It wasn’t a huge shock when the International Services Office had to temporarily end walk-in hours due to budget constraints and office reorganization. Budget cuts have forced just about every department to
tighten their belts recently. But the cuts draw attention to a
bigger problem: a growing international student population without robust enough resources to support those students.
The cuts, while temporary, take away students’ ability to ask time-sensitive or brief questions. International students face challenges that are different than any other student populations on campus. They have to figure out their student visas, maybe deal with language barriers or learn to navigate a new culture. A lot of these difficulties come up without notice and an appointment-only system may not allow students to get answers in a quick and easy way.
Of course, budget cuts are messy. Students should understand that they are a necessary, albeit unfortunate, part of life at GW right now. But if GW is going to continue to make cuts and reorganize departments, they need to set up infrastructure when they make those changes. The international student population at GW is growing at a rapid rate. These students deserve the resources they require so they can succeed and enjoy their time at the University.
Doug Shaw, the senior associate provost for international strategy, said in an email that staff in the International Services Office are working to make sure students can get their questions answered through appointments.
“Students who are unable to meet during the offered appointment times may request another appointment time, which we are doing our best to accommodate,” Shaw said.
It’s good that Shaw and other leaders know international students need extra help, but appointments are better for students who need to discuss in-depth issues. It doesn’t make sense that the financial aid office, the registrar’s office and advising offices in most schools have walk-in hours but the hub for international students does not.
If budget cuts are going to affect the International Services Office, then the University must at least centralize information for international students. GW just revamped its main website, so it would make sense for them to update the International Services Office page as well. Instead of just including information about places to eat around campus and how to ride the Metro like the current site does, they should centralize useful information about joining student organizations and tips for figuring out common problems. The University already offers many resources to international students that aren’t centralized on the site. Students shouldn’t have to wade through multiple web pages for simple information. Simply updating the current website or adding to it would be helpful, especially when students don’t have walk-in hours to attend.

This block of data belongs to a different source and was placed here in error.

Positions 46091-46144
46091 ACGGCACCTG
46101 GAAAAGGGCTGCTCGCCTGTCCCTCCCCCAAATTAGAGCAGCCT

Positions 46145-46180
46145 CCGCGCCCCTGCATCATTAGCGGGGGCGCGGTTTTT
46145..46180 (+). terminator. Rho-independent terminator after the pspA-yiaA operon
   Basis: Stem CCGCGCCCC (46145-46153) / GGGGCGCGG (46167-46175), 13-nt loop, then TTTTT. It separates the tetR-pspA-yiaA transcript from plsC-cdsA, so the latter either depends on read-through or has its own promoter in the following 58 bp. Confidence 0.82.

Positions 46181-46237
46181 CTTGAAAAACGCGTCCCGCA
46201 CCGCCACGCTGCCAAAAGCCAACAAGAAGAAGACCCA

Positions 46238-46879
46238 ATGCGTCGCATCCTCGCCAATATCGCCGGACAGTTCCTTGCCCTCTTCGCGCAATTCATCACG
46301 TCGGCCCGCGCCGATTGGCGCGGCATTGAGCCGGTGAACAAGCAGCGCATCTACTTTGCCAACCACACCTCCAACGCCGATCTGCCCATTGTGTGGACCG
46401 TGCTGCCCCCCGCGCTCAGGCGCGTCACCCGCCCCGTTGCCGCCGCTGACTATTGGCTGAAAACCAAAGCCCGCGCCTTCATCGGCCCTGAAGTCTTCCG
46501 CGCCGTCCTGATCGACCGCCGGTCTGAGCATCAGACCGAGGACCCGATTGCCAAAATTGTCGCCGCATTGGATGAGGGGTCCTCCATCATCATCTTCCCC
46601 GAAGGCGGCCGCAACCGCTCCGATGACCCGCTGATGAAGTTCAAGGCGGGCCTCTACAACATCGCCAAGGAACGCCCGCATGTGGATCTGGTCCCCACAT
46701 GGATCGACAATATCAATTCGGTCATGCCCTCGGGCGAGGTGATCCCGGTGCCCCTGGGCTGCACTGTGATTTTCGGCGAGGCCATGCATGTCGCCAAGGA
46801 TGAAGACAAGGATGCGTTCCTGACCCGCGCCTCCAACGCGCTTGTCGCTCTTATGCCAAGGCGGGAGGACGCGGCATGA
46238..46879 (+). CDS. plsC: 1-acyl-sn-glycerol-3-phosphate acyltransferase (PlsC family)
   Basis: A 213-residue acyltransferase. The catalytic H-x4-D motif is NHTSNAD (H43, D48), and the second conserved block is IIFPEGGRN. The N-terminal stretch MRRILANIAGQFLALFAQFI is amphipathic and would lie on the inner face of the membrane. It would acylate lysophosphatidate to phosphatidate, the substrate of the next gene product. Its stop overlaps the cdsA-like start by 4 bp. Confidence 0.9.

The lack of centralization on the website coupled with the walk-in hours cuts takes away from the University’s goal of building the international student population. In the University’s strategic plan, which was created by former provost Steven Lerman, officials aimed to double the undergraduate international student population by 2021. As of now, that population is right around 12 or 13 percent. That means that officials are on track to meet their goal – or are moving even faster than expected. But officials need to provide the resources to support international students if they want to continue to admit them.
International students introduce domestic students to different perspectives and experiences, which makes GW more of the global institution officials hope it can be. International students come from different upbringings than the ones domestic students grew up with in the U.S., which gives both groups new perspectives.
But right now, administrators aren’t making resources for this growing student population very accessible. If officials want to continue to attract international students to GW, they need to provide the resources these students need. Even before cutting walk-in hours, the resources for international students on the International Services Office website were lacking. These students not only have to navigate a confusing and outdated website, but have now lost the ability to walk into an office and ask questions to someone who knows the answers.
Budget cuts are inevitable. But if the University is going to make cuts in one place, officials have to take steps to figure out how to support the students who are most affected in the meantime. It’s noble that GW wants to increase its international student population, but officials need to put in the effort to make them comfortable and provide them with the resources to help them succeed.
The editorial board is composed of Hatchet staff members and operates separately from the newsroom. This week’s piece was written by opinions editor Melissa Holzberg and contributing opinions editor Irene Ly, based on discussions with managing director Eva Palmer, homepage editor Tyler Loveless, contributing sports editor Matt Cullen and copy editor Melissa Schapiro.